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Visitors look at an Alibaba quantum computer at a conference in Hangzhou, China, in October. Photo: Long Wei/VCG via Getty Images

The race for quantum supremacy isn't just between tech companies, but between nation-states as well.

Why it matters: The first country to produce effective, working quantum computers will have a key advantage in economics, defense and cybersecurity — and the U.S., China, and Europe are all competing.

What's happening: Last month, the Commerce Department added a dozen Chinese companies to a trade blacklist in an effort to prevent emerging U.S. technologies from being used for quantum computing efforts that would boost Beijing's military.

  • It was the latest move in a tech trade war between Washington and Beijing that has national security implications, and one that is increasingly spilling over into the realm of quantum computing.
  • "The United States is quite a ways ahead in many areas [of quantum] and we have a lot of talent," says Laura Thomas, a former CIA case officer and the director of national security solutions for ColdQuanta.
  • "But China is catching up in closing that gap very quickly," she says

The big picture: One of the clearest uses of quantum computing is to eventually break the complex mathematical problems used to encrypt information of all kinds on the internet, including sensitive government data.

  • That's not yet possible with today's quantum computers, but it could well be within a decade or less. In the meantime, nations are likely intercepting and storing data now with the expectation that they'll be able to decrypt it in the future.

Between the lines: While U.S. companies generally have the lead on building better quantum computers, China has invested massively in the industry, including an $11 billion national laboratory for quantum information sciences.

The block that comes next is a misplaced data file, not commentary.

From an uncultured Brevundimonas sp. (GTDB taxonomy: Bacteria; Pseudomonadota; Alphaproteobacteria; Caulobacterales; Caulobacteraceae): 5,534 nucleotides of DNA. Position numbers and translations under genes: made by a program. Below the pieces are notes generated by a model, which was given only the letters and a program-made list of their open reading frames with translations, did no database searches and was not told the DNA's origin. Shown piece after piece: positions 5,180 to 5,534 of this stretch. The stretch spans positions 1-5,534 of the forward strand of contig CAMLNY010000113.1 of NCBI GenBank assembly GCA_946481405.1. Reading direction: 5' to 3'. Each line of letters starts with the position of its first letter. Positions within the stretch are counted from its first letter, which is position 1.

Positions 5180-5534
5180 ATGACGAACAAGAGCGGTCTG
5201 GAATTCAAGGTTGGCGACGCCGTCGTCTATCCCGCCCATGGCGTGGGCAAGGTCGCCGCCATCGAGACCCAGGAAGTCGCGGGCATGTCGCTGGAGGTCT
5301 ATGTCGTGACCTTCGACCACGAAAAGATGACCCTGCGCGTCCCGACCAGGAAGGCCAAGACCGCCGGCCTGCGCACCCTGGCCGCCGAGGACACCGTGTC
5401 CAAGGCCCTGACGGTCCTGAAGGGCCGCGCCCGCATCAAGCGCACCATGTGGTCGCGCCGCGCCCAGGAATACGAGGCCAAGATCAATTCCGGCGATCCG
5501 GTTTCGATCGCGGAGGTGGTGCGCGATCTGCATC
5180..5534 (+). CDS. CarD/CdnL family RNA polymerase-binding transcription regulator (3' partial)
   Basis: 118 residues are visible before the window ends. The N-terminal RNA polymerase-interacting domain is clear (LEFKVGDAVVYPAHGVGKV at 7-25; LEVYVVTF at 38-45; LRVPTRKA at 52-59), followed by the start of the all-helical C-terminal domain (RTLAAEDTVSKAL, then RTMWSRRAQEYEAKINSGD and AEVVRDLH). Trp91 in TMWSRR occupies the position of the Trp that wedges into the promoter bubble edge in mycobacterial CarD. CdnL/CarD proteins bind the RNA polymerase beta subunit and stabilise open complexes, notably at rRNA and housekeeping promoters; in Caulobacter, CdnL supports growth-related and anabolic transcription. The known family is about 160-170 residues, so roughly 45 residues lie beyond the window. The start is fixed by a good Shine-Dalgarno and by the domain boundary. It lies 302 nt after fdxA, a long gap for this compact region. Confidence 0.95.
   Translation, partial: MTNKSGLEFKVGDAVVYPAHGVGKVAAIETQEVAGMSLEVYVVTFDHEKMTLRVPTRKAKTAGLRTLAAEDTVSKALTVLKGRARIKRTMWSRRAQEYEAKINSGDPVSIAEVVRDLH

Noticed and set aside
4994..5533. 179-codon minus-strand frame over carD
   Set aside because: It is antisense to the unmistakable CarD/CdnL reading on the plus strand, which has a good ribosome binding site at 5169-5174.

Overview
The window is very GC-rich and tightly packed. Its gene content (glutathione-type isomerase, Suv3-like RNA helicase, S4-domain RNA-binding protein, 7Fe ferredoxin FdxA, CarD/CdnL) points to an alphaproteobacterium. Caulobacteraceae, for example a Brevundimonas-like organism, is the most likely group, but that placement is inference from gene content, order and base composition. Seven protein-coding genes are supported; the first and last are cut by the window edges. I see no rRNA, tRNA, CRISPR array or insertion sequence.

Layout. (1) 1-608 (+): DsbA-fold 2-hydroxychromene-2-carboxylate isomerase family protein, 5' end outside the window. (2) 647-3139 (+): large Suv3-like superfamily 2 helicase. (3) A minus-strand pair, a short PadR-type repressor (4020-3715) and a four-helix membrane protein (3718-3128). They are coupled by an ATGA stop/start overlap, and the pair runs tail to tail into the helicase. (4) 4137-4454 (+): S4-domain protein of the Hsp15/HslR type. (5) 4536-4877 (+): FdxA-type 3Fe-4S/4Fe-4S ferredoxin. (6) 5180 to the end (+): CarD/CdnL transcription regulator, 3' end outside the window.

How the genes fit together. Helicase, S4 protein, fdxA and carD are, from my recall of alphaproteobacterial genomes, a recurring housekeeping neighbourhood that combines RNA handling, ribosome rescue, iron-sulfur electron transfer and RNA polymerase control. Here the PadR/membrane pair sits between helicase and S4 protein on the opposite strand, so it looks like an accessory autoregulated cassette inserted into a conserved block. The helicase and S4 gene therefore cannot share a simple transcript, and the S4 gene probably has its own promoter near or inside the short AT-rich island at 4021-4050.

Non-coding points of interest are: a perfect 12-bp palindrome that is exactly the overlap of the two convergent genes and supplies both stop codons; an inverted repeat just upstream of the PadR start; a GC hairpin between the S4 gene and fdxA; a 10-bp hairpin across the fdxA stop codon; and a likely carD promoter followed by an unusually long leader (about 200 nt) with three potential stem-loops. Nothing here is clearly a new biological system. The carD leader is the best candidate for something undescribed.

• Chinese researchers have made breakthroughs on quantum communications, including via satellite, and Chinese companies dominate patent applications for quantum cryptography.
  • But in part because Chinese researchers don't publish as often as their Western counterparts — and because travel in and out of the country has been highly limited during COVID-19 — "we don't have a lot of visibility into what they're doing," says Peter Chapman, president and CEO of quantum computer company IonQ.

What to watch: Progress on American efforts to develop post-quantum cryptography standards that would resist more powerful quantum computers, as well as research from the five new quantum institutes created by the White House last year.

The bottom line: "The economy for the next hundred years will be driven by quantum," says Chapman. "So it's not a game we want to lose."

Go deeper

Updated Dec 19, 2021 - Economy & Business

Omicron derails company holiday parties

Illustration: Allie Carl/Axios

It looked like corporate Christmas parties would get the green light this year after virtual soirees in 2020 — but along came Omicron.

Driving the news: Companies of every size and across the world are rethinking their holiday bashes as the Omicron winter wave rolls in. And a popular new option is putting the ball in workers' courts by planning hybrid parties.

Scoop: Stephanie Ruhle to replace Brian Williams on MSNBC

Photo: Nathan Congleton/NBCU Photo Bank/NBCUniversal via Getty Images via Getty Images

MSNBC will soon announce plans to move morning anchor Stephanie Ruhle to the 11 pm ET hour that Brian Williams turned into an elite destination, two sources familiar with the move tell Axios.

Details: The 9 am ET hour, currently hosted by Ruhle, will become part of MSNBC's flagship morning show, "Morning Joe," which currently runs from 6 am to 9 am ET.

Oath Keepers leader denied bail on Capitol riot sedition charge

Oath Keepers co-founder Elmer Stewart Rhodes. Photo: Susan Walsh/AP

A federal judge ordered Oath Keepers leader Stewart Rhodes to remain jailed Wednesday until trial on charges stemming from the Capitol riot.

Why it matters: The judge said the most prominent far-right figure charged in the Jan. 6, 2021, insurrection had access to weapons and his alleged "continued advocacy for violence against the federal government" gave credence to prosecutors' view that, if released, Rhodes could endanger others.